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A visitor at the Kitt Peak Visitor Center enjoys a view of sunspots through telescope outfitted with a solar filter. D. Isbell, NOAO/AURA/NSF

A scientifically literate workforce is a national imperative in today’s technical, rapidly-changing world, and this effort begins with early K education on through 12.  Arizona is uniquely positioned with a strong economic base, coupled with superb environmental conditions, to support an industry that has been recognized continually with major funding from NASA, the National Science Foundation, and other granting organizations to further educational advancement and entrepreneurial partnerships in a field that inspires young minds like no other: astronomy and planetary science.

Arizona’s astronomy and planetary science institutions are deeply committed to educating the STEM-literate workforce, and to developing connections among education and industry, that will ensure the competitiveness of our state – and our nation – in the modern world.

UA Science: Sky School students outside 32-inch Schulman  telescope on Mt. Lemmon.
Copyright ©2011-2012. Arizona Board of Regents

The Planetary Science Institute provides support to astronomy-related programs such as this solar observing event for Girl Scouts. PSI

Participants in the University of Arizona Teen Astronomy Summer Camp working with a projected image of the Sun.
Copyright © 2016 Astronomy Camp

Outreach and Resources

NASA/Arizona Space Grant Consortium (AZSGC) mission is to expand opportunities for Americans to learn about and participate in NASA’s aeronautics and space programs by supporting and enhancing science, engineering education, research, and delivering high quality public education programs.

Planetary Science Institute (PSI) provides professional development to formal and informal educators to help students engage with current NASA data. The PSI was recently granted $2.6 million as a team member on a five-year, NASA-funded effort to invite the world to join in exploring our universe by enabling everyday people to help NASA scientists make new discoveries.

Lowell Observatory has one of the largest and most comprehensive astronomy outreach programs in the nation.  Its tours and nighttime observing sessions attract some 100,000 visitors per year to its campus in Flagstaff.  Its Navajo-Hopi Outreach Programs connects professional astronomers with middle school teachers and classes on the nearby reservations, encouraging a lifelong understanding of science for all (and advanced study for some), and providing teachers with resources they need to incorporate astronomy in their classrooms.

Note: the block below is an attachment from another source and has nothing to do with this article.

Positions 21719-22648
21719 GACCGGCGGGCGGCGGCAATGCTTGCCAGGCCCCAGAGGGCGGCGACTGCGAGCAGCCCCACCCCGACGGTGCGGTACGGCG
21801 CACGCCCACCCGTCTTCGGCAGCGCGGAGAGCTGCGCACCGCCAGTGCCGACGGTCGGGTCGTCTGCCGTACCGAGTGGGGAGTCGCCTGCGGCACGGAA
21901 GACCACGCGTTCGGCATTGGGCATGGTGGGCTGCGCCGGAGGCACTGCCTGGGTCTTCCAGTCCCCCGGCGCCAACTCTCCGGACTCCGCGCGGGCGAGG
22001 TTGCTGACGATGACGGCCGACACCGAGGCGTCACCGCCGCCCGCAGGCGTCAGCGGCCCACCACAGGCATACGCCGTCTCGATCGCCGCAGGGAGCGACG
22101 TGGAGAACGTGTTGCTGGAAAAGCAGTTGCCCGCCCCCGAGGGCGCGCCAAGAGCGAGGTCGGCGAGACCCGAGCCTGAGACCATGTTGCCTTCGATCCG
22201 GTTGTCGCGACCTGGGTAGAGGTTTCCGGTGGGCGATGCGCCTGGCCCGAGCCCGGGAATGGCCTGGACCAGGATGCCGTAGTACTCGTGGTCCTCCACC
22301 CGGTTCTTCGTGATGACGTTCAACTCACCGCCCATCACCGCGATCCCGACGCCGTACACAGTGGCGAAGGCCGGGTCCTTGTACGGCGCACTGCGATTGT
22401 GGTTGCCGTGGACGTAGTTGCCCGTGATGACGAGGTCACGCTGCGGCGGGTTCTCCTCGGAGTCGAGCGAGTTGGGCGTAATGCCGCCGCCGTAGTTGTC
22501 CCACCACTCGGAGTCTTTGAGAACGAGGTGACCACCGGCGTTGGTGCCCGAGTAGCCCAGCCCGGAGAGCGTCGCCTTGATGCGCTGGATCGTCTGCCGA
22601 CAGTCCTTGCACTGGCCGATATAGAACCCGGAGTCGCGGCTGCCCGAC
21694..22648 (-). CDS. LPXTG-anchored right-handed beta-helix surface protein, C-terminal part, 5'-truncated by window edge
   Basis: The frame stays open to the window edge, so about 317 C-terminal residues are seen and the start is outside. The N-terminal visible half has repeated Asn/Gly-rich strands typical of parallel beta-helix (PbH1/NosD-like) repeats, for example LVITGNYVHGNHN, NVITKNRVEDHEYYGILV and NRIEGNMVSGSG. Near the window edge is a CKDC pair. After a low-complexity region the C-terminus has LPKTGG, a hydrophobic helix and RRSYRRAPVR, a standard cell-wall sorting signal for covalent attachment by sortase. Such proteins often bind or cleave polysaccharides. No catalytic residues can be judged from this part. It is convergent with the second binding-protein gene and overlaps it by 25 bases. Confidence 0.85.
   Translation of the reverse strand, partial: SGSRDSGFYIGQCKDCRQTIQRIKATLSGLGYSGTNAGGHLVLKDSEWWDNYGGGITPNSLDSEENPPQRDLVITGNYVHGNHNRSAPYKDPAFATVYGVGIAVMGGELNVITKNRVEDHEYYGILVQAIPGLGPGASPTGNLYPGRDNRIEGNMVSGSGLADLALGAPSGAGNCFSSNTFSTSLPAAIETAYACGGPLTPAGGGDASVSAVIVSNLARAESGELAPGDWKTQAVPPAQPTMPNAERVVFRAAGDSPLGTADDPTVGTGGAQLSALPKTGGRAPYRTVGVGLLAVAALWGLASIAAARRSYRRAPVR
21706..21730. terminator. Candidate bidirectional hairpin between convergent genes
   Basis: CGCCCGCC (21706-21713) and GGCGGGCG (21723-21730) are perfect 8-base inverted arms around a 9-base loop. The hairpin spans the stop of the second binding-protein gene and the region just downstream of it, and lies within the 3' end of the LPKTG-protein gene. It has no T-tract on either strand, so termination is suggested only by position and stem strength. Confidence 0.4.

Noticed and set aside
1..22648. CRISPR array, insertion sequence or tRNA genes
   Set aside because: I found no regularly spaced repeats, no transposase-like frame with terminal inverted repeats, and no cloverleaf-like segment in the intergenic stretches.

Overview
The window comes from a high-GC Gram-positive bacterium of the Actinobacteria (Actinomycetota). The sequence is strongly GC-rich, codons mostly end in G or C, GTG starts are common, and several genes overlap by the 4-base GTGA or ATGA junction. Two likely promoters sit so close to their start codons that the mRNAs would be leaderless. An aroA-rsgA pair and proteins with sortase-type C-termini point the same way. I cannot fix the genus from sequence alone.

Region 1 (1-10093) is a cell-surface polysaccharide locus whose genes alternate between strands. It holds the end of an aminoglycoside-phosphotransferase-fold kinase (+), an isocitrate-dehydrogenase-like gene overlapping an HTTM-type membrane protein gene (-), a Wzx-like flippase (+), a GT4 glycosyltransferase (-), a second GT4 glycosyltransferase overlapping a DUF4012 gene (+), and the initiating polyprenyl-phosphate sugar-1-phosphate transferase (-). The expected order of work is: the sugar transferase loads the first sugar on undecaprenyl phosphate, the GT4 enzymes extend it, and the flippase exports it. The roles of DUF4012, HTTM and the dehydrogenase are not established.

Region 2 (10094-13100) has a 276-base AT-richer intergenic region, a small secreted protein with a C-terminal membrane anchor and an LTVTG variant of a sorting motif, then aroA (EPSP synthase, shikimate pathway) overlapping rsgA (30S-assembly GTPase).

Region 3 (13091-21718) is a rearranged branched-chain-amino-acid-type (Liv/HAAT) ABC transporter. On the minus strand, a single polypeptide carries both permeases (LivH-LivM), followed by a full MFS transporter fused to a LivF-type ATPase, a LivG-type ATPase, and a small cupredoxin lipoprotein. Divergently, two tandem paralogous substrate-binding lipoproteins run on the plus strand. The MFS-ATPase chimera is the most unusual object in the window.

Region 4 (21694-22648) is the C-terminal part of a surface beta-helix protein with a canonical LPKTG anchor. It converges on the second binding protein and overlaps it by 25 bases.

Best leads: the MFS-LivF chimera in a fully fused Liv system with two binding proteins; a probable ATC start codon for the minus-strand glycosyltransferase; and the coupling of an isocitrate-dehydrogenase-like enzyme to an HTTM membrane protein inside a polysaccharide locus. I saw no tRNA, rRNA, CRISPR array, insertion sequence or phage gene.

Center for Astronomy Education in Steward Observatory at the University of Arizona aims to develop and understand best practices in science education.

National Optical Astronomy Observatories Education & Public Outreach provides teacher partnerships such as Project ASTRO, teaching kits such as Quality Lighting Teaching Kit, citizen science projects such as Globe at Night and more.

Astronomy Camp is all about discovering the Eureka moment! Under the dark skies of Southern Arizona, students of all ages explore “the heavens” with large telescopes and experience the excitement of scientific inquiry.

Mt. Lemmon SkyCenter is an exceptional science learning facility located at Steward Observatory’s “sky island” observing site just north of Tucson, Arizona. The SkyCenter builds upon the uniqueness of the 9,157 feet summit of Mt. Lemmon and on the extensive knowledge base at the University of Arizona to deliver educational adventures including: SkyNights observing program; AstronomerNights small group observing program, and Workshops focusing on a science or art topic for several days.

Located at the base of Mt. Hopkins in the Santa Rita Mountains, 56 kilometers (35 miles) south of Tucson and just within the boundary of the Coronado National Forest, the Fred Lawrence Whipple Observatory Visitors Center features displays and exhibits on astronomy and astrophysics, natural science, and cultural history. All exhibits and public areas are accessible; and, major exhibit titles have been translated into Spanish. Amateur astronomers are invited to bring their telescopes to the “Astronomy Vista,” a special observing site with concrete pads and benches along a knoll at an elevation of 1524 meters (5000 feet) approximately 2 kilometers (1.2 miles) east of the Visitors Center on a paved road. The Visitors Center is open 8:30 a.m. to 4:30 p.m. Monday through Friday. The Observatory generally conducts guided tours for the general public on Mondays, Wednesdays, and Fridays from mid-March through November. Since 1970, the Observatory has conducted a winter public lecture series in Green Valley, Ariz. For current information on all FLWO public programs visit

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